Medvedev Orders an End to Russian Attacks in Georgia

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Russian President Dmitry Medvedev announced in a nationally televised speech on Tuesday that he had ordered an end to the military campaign in Georgia, saying that the Russian military had punished Georgia and restored security.  Various skirmishes had continued overnight Monday but no major offensives on either side were being reported.

From the BBC: Medvedev’s statement included:

“I’ve decided to finish the operation to force the Georgian authorities to peace. The safety of our peacekeeping forces and civilian population has been restored.

“The aggressor has been punished, having sustained considerable losses. Its armed forces have been disorganised”

However, Medvedev also ordered the Russian military to put down any resistance from Georgian forces and continue to engage any Georgian aggressive action.  The Kremlim had strong words for Georgia’s President Mikhail Saakashvili, as the Russian Foreign Minister Sergey Lavrov said that he would not meet with or speak to Georgia’s president, and that Saakashvili had “better go.”  

The Russian announcement came after an escalation Monday that brought Russian troops into western Georgia on a second front.  They attacked from the northwestern province of Abkhazia, another pro-Russian province of Georgia.  From there the Russian military continued toward Gori in central Georgia, and controlling a critical east-west highway which Saakashvili described as cutting his country in two.  Most of the Georgian forces continued fighting in South Ossetia, allowing Russia to move without heavy resistance from Abkhazia.  Saakashvili said that Russia had captured the city of Gori while Russia’s Defense Ministry denied it.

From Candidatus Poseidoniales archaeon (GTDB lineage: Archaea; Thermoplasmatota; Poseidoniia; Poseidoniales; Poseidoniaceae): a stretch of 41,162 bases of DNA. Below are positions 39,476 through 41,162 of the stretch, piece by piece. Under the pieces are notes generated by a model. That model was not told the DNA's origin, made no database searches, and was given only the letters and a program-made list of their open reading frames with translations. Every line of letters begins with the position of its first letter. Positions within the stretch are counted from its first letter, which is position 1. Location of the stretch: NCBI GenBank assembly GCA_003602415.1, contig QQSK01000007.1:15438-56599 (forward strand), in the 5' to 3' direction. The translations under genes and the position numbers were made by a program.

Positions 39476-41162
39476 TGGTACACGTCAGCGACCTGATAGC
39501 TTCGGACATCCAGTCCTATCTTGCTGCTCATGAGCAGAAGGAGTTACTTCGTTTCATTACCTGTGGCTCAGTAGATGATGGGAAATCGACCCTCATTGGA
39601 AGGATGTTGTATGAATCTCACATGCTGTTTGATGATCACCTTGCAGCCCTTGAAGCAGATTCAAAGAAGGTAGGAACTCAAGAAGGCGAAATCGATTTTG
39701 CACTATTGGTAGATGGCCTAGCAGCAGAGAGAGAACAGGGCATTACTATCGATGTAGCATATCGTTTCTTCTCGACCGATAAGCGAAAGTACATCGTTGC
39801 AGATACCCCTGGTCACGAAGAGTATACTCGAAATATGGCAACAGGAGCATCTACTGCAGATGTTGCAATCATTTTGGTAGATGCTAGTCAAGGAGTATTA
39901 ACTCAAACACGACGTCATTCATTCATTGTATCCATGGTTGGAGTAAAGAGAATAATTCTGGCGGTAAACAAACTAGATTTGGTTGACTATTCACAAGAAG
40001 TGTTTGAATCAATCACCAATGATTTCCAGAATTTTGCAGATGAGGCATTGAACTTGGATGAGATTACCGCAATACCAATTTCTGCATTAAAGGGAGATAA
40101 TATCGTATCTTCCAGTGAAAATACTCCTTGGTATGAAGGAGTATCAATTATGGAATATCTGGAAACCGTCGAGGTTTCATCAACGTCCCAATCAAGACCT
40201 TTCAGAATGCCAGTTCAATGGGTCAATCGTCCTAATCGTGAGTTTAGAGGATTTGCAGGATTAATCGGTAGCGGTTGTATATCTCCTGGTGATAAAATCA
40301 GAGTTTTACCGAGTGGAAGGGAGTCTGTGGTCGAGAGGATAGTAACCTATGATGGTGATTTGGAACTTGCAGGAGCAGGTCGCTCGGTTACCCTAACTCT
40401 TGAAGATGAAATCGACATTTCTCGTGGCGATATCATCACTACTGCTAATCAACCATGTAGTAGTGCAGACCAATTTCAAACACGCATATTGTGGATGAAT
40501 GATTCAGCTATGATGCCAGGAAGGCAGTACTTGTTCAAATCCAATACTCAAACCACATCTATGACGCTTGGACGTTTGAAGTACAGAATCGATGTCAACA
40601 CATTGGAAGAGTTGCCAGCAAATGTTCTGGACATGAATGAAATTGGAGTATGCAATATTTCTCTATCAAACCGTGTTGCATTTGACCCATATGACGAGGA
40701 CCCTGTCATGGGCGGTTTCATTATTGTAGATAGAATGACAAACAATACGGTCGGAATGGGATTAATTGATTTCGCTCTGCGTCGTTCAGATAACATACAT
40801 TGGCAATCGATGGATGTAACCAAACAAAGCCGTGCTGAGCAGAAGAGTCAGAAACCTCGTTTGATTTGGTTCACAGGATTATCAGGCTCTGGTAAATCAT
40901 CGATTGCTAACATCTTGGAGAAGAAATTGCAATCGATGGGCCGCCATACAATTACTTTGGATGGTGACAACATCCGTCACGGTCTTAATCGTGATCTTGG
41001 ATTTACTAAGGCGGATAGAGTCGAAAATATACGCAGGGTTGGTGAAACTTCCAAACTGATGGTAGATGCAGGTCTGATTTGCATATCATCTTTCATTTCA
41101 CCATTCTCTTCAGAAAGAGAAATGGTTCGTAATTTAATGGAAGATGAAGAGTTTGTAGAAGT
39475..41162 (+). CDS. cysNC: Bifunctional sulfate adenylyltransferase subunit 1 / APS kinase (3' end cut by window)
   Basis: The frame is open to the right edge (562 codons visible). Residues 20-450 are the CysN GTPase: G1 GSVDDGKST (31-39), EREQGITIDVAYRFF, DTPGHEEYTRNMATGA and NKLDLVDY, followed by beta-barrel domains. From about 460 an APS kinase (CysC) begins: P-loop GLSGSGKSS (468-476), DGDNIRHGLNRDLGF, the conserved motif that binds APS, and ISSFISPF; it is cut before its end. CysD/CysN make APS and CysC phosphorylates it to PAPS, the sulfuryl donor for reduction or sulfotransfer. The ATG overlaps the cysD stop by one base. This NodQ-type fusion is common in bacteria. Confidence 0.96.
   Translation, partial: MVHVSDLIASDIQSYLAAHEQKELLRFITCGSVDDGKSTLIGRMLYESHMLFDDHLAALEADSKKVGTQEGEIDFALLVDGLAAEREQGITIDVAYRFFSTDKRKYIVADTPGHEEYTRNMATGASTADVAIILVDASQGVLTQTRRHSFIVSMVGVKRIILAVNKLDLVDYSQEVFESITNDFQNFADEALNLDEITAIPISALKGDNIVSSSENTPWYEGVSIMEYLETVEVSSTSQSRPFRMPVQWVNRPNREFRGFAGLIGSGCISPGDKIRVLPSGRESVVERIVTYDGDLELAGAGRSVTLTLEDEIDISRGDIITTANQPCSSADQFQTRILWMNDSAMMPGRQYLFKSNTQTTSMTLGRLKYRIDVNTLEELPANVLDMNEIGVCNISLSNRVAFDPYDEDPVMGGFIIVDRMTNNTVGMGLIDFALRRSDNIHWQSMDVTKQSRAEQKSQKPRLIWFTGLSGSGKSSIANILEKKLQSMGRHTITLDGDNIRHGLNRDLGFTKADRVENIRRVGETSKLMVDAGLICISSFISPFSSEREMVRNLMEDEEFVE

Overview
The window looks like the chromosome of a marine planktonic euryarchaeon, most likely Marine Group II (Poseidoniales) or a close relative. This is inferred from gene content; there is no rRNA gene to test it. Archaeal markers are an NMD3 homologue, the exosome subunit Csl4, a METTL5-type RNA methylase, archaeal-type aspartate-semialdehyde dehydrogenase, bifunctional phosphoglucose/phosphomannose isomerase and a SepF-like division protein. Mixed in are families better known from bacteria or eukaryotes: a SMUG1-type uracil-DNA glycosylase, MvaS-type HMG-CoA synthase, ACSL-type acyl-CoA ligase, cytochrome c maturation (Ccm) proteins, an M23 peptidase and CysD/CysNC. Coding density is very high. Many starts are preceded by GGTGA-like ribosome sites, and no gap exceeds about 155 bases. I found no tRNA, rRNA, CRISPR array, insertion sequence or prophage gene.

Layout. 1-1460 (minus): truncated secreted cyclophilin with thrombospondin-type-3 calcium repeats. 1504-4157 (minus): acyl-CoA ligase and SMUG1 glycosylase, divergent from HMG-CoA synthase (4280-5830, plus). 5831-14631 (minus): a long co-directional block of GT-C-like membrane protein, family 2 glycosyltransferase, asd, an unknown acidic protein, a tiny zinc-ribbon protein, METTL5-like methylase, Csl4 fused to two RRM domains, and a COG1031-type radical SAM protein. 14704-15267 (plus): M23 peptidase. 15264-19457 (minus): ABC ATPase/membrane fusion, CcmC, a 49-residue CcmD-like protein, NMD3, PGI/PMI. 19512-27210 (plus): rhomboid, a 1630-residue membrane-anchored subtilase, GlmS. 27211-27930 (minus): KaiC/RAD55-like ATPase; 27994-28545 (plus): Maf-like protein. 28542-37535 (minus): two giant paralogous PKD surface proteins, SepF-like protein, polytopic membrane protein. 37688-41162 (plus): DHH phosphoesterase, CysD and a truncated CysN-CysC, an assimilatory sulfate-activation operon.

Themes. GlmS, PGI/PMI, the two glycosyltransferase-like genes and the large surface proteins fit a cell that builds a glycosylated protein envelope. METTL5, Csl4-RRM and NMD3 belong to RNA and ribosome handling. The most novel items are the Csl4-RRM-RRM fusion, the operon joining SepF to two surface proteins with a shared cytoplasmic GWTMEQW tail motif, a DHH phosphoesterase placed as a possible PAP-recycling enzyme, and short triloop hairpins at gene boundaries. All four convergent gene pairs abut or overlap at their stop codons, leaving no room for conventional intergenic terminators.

(from the BBC)

French President Nicolas Sarkozy went to Moscow on Tuesday to help negotiate a cease-fire plan from the European Union which Georgia has already said it supports.  The U.N. Security Council was expected to discuss cease-fire proposal put forth by France on Tuesday, but it is unclear how the Russian announcement will affect these efforts by France.  

Russia has not indicated it supports any cease-fire plan.  The announcement to end hostilities may signal that Russia feels it accomplished its goals and has no need for a cease-fire agreement.  Russia left itself with open military options in Medvedev’s statement by saying Georgian “aggression” would still be dealt with, Foreign Minister Lavrov had insisted before that Georgia sign a document pledging to not use military force in South Ossetia.  



  1. Does this mean the war is over…because Russia says it is?  I think it’s unlikely.  It seems more likely the announcement was to get Western nations to back off, and Russia felt it was winning and could continue at a scaled-down pace that might draw less attention.  

  2. After the present administration’s actions on our (“The people”‘s) behalf…

    Who are we (The ‘United States of America’) to say anything?

    bushco has totally destroyed our credibility. The voice of america is in the toilet.

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